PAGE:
GIO PONTI Armchairs
GIO PONTI (1891 - 1979)
Pair of armchairs, model 516, produced by Cassina,
c.1950s, with certificate of authenticity from the Gio Ponti
82 x 65 x 75cm
When anyone speaks about Gio Ponti, both as man and designer, two phrases are used consistently: joy de vivre and la dolce vita. They describe a career that encompassed everything: architecture, ceramics, industrial design, interiors, painting, writing, teaching, poetry and, significantly, editing Europes leading design and architecture magazine, Domus. Irrepressible, impassioned and exceedingly generous, Gio Ponti is regarded today as the major coalescing force behind the golden age of 20th century Italian design.
Having graduated in architecture in 1921 from Milan Polytechnic, Ponti worked as artistic director for ceramics manufacturer, Richard-Ginori, where he laid the grounds for the kind of industrialised production lines for which post-war Milan was to become known.
While at Ginori, Ponti founded Domus, which, but for a break of six years, he went on to edit for the rest of his working life. It would prove not only a mouthpiece for his own ideas and beliefs, but also for those of his fellow designers, and its importance in terms of launching careers, drawing attention to movements, and elaborating on certain design ideas is difficult to overestimate.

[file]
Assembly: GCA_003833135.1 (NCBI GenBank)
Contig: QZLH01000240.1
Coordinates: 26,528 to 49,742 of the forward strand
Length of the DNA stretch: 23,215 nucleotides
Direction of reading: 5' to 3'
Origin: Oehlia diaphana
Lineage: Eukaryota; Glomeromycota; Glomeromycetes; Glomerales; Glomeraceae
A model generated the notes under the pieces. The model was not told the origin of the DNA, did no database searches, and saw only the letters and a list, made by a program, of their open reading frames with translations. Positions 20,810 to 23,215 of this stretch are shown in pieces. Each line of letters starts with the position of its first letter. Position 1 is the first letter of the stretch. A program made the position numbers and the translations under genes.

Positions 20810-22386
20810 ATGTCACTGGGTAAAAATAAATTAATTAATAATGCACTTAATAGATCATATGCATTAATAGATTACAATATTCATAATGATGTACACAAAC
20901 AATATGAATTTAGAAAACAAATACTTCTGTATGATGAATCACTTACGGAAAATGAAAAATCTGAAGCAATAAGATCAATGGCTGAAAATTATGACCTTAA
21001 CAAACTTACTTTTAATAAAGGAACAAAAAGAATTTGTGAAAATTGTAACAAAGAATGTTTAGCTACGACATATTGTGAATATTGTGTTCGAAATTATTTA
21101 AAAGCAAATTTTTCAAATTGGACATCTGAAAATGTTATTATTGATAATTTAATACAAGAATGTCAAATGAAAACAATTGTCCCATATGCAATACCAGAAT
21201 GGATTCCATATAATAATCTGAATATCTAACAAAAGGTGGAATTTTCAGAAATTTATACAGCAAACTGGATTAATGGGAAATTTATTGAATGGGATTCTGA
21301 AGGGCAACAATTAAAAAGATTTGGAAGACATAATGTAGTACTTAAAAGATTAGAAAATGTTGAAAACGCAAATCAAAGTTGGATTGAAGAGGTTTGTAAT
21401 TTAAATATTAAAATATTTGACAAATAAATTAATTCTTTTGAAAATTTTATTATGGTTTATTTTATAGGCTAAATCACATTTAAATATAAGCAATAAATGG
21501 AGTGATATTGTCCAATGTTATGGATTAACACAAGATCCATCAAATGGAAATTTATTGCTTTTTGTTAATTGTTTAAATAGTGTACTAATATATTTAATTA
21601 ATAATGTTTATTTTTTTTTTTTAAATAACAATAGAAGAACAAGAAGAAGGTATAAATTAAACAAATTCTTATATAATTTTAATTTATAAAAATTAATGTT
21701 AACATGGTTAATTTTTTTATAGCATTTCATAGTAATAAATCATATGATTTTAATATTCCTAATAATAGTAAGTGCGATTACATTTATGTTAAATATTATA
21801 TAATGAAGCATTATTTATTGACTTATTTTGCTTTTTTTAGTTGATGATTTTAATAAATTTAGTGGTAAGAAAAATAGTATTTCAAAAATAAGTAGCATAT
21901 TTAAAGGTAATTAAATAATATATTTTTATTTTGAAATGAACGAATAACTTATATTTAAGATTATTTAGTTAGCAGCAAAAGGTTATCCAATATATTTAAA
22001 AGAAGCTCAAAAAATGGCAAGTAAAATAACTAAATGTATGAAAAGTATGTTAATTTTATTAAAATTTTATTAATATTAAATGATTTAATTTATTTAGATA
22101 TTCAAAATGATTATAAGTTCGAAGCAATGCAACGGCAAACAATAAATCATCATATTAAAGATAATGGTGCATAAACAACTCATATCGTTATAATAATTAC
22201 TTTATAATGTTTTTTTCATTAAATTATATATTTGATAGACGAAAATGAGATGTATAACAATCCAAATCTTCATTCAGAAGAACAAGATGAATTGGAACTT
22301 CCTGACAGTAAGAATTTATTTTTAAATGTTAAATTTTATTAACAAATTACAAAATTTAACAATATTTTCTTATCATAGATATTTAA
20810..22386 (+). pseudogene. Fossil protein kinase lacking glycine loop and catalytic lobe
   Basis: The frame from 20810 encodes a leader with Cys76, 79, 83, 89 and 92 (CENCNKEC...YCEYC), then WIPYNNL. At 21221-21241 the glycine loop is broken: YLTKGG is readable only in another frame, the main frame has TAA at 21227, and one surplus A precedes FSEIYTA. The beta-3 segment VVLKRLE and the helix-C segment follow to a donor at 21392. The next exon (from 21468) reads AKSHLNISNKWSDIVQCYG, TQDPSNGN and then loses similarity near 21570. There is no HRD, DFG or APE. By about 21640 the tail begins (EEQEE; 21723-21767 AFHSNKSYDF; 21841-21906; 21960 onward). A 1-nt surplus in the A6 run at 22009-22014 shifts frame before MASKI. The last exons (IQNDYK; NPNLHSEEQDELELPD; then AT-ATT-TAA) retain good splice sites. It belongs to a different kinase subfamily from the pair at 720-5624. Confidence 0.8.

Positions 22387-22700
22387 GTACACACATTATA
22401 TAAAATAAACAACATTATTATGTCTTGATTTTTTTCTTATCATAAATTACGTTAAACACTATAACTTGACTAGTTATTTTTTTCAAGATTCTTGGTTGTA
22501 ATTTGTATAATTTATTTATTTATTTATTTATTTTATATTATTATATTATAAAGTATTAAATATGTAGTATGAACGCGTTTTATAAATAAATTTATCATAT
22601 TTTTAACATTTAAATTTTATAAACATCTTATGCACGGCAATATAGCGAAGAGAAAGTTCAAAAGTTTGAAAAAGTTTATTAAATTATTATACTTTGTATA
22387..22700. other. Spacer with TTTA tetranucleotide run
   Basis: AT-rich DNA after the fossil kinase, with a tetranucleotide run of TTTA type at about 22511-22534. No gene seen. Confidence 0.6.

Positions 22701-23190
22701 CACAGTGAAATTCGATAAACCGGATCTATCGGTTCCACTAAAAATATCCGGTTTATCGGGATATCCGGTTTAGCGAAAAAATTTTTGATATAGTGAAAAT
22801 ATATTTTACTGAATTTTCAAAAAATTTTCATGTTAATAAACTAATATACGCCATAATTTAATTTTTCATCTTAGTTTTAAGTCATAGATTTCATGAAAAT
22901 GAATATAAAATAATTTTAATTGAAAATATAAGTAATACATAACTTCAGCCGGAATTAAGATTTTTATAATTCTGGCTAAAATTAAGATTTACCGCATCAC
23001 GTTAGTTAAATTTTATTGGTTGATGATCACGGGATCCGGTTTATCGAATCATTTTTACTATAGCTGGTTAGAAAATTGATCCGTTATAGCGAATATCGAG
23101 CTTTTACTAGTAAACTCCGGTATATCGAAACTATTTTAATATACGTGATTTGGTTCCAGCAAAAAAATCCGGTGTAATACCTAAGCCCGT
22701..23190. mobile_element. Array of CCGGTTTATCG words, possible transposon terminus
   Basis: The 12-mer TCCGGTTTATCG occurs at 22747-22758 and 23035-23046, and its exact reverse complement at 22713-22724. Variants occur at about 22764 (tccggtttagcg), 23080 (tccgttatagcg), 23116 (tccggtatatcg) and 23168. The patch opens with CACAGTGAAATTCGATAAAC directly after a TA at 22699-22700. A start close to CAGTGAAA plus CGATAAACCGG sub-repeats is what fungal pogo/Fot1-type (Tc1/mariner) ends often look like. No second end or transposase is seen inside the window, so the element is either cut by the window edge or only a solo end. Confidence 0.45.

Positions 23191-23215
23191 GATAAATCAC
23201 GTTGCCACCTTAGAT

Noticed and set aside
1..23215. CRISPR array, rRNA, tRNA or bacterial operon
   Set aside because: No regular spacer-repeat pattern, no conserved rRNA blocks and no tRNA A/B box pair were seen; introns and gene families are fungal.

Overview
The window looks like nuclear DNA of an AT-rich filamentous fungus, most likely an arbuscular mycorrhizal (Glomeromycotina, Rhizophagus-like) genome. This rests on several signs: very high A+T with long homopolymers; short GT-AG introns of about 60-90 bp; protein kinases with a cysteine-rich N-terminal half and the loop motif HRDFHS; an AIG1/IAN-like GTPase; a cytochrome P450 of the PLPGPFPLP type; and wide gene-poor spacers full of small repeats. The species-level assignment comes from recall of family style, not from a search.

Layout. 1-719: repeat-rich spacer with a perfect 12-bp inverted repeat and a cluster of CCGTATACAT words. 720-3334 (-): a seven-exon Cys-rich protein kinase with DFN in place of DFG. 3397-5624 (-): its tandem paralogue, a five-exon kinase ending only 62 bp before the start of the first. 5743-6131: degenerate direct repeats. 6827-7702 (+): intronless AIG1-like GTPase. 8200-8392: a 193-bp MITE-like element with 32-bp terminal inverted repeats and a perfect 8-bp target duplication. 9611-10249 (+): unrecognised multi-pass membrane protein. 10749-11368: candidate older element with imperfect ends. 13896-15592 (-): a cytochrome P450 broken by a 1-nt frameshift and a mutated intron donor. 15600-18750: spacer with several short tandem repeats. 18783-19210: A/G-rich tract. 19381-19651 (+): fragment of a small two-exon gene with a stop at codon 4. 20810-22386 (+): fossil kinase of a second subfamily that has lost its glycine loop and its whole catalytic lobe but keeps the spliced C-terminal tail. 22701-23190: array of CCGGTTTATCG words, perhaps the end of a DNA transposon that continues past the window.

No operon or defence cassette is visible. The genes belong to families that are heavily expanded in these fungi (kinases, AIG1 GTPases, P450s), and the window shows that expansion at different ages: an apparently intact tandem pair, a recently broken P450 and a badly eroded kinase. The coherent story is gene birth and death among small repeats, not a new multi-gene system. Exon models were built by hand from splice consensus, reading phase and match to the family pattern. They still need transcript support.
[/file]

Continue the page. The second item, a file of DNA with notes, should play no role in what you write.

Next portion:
Influenced by the Wiener Werkstatte, by traditional folk-craft imagery, and by his reading of classical forms, the mainly porcelain pieces, with their stylised imagery of nature, people and pastimes, earned Ponti a Grand Prix at the 1925 Exposition des Arts Decoratifs, an event that was to act as a catalyst for the subsequent Art Deco movement.
Ponti championed the ideals of rationalism referring to his Superleggera chair aschair...with no adjectives, that is to say just a chair, but light, slender and reasonable. He was also drawn to the baroque, the surreal, the futuristic. This fascination with a wide range of design styles and movements is evident in Gio Pontis work, chief among which are the decorative and colour saturated blown-glass pieces for Venini, his furniture and interior designs for Fornasetti and numerous projects for the likes of Fontana Arte, Artemide, Cassina and Kardex Italiano.
Throughout his working life, Gio Ponti was the recipient of numerous awards. He taught architecture at his alma mater, Milan Polytechnic for nearly 30 years, and during that time produced important architectural projects which matched his work in the field of industrial design, most notably the 1956 Pirelli Tower in Milan.
He died at home, in 1979. He remains a monumental figure in 20th century Italian design.